As pillars of a company’s development, sales managers are the guarantors of sales performance. Sales management is constantly evolving and adapting to the current work context where remote work is becoming the rule in a number of companies.
The physical remoteness of sales teams has consequences for management teams. How can they continue to ensure sales teams are efficient through video chat? What posture should sales managers adopt to keep their teams motivated and committed despite the distance? In this article, we explore four key qualities of a good sales manager in the context of remote working!
1) A GOOD SALES MANAGER MUST BE ADAPTABLE
Now more than ever, it is time to reward managers qualitatively for their ability to adapt.
In this tricky time of economic recovery, companies have more interest than ever in rewarding managers not just quantitatively but also qualitatively. Managers need to be rewarded for developing their practices and habits, whether remote management or performance monitoring in a challenging economic climate etc.
“Sales functions are regularly subject to fairly complex changes (such as changing customer requirements, legislative changes and difficulties encountered). To keep their teams moving forward, managers must be able to adapt quickly and train them quickly. This ability to adapt requires a combination of strategy and operations; a good sales manager must be able to get an overview as well as work closely on the ground”. This quote is an excerpt from the commercial-academy.fr website.
2) A GOOD SALES MANAGER MUST SET THE COURSE
A good sales manager must be able to manage a schedule of monitoring points remotely.
Remote working, which has become widespread since the COVID-19 health crisis, offers less opportunity to “monitor” employees’ activities. Where a team is physically present in the same offices, it is natural and easier for a manager to follow an employee’s activities without having to frequently establish formal points with him.
Thus, if the sales manager wishes to successfully monitor the activities of his team members without seeing them regularly, he must delegate differently. It is important to note that monitoring points are relatively clear compared to office working and can be fairly well received by teams: the manager must give evidence of an educational approach and empathy in his “indirect supervision” of the activity.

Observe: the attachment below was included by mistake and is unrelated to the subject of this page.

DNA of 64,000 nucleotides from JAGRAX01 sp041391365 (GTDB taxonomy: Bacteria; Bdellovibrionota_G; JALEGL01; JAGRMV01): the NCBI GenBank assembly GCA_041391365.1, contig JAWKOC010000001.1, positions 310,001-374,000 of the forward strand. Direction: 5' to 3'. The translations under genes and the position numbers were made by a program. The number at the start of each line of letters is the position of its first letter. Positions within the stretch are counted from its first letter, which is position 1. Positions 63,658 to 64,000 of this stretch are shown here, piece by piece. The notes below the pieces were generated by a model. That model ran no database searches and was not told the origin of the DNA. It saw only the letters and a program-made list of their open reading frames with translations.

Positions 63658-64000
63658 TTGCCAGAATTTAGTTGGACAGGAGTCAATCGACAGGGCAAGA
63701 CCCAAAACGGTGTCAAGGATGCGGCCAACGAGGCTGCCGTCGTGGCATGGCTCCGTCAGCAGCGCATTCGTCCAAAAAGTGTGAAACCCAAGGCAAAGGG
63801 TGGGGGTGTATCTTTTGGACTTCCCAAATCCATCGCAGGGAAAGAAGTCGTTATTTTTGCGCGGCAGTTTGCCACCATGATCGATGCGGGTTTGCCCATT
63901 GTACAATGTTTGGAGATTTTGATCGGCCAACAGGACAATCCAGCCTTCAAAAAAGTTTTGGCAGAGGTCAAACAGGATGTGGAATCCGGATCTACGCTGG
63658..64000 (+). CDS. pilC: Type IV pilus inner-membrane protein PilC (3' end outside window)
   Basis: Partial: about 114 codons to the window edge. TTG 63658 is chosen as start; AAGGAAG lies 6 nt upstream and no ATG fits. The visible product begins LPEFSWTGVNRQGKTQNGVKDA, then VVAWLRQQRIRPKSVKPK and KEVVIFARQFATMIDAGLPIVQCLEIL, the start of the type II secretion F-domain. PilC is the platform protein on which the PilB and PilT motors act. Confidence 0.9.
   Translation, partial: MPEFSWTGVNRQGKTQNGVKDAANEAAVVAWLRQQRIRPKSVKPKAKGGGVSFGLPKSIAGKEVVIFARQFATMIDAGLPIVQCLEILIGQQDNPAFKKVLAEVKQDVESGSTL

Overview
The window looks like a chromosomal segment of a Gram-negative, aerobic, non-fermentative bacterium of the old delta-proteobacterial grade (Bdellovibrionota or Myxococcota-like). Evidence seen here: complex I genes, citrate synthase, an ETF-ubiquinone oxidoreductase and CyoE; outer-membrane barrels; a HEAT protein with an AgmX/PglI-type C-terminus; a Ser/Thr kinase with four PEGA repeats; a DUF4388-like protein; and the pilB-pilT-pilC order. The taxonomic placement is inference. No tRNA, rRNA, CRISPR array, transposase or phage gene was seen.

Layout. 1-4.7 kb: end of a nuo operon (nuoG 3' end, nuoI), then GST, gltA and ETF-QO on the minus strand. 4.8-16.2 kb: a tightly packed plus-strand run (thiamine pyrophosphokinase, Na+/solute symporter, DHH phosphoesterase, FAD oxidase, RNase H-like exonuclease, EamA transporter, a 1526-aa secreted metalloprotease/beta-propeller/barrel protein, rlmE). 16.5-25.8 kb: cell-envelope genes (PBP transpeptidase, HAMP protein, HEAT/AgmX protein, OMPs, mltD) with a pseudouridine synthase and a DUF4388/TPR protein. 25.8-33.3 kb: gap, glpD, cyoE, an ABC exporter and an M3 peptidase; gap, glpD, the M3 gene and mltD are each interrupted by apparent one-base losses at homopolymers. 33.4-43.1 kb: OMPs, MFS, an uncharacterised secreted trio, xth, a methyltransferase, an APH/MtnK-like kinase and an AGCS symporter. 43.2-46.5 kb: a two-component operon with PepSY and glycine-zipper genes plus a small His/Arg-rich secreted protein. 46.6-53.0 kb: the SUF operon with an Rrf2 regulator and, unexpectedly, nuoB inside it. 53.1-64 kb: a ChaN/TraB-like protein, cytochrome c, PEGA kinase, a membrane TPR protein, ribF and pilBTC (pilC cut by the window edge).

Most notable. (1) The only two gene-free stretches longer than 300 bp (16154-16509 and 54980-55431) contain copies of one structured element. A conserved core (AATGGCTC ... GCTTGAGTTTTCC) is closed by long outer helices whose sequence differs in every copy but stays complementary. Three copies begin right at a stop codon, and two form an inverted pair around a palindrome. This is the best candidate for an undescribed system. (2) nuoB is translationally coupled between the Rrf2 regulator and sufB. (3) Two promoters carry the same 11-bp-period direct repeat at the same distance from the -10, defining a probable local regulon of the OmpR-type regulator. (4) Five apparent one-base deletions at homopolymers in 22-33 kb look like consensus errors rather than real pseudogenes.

3) A GOOD SALES MANAGER MUST KNOW HOW TO DELEGATE
A good sales manager must know how to give instructions and appoint specific tasks to each person: he has to delegate.
At the same time as certain assignments are entrusted, the manager must check regularly that everything is going well for their employees. Indeed, the sales manager must make sure that their employees are not facing any particular problems and that they have understood what is expected of them.
The smooth running of a delegation assignment is relatively informal when everyone is present in the office. Conversely, in the context of remote working and the distance created by the physical distance between the employee and his manager, establishing regular monitoring points can be seen as restrictive, even an obstacle, by some people.
““The secret to effective communication often lies in listening and empathy. It is important to let salespeople express themselves, ask questions and present their ideas. This is another factor that helps motivate and involve them. Moreover, listening to their comments and the difficulties encountered by the members of their team allows them to make appropriate decisions that balance their needs with the challenges facing the company”. This is an excerpt from the commercial-academy.fr website.
4) A GOOD SALES MANAGER MUST BE ATTENTIVE
A good sales manager must be vigilant and resolve any difficulties encountered by employees.
The manager has to establish formal regular points with each member of his team on a one-to-one basis, and even more so in full-time remote working.
In the search for new customers, it is not uncommon to make points at the end of each day to assess a salesperson’s progress. How many appointments have been made? How many sales leads have there been? How many new contacts have been entered in the CRM tool? How many calls have been made and emails sent? And so on. The purpose of this formal follow-up is to identify any difficulties encountered by staff members.
At the office, sales representatives will not hesitate to ask their manager if they are stuck in the middle of a task, but less so in remote working. Staff will not necessarily instinctively call their manager to tell him about a problem, as they may not think it is very important. However, they risk being slowed down and stuck on their assignment until the next time they need to communicate with their manager.
The new formality introduced by remote work is not a given for all sales managers. So, to reward managers who demonstrate an ability to adapt and a willingness to support their employees, the company may decide to include remote operational monitoring in the pay criteria for sales managers. The resilience of sales managers could thus be included in a variable pay package along with other more quantitative objectives.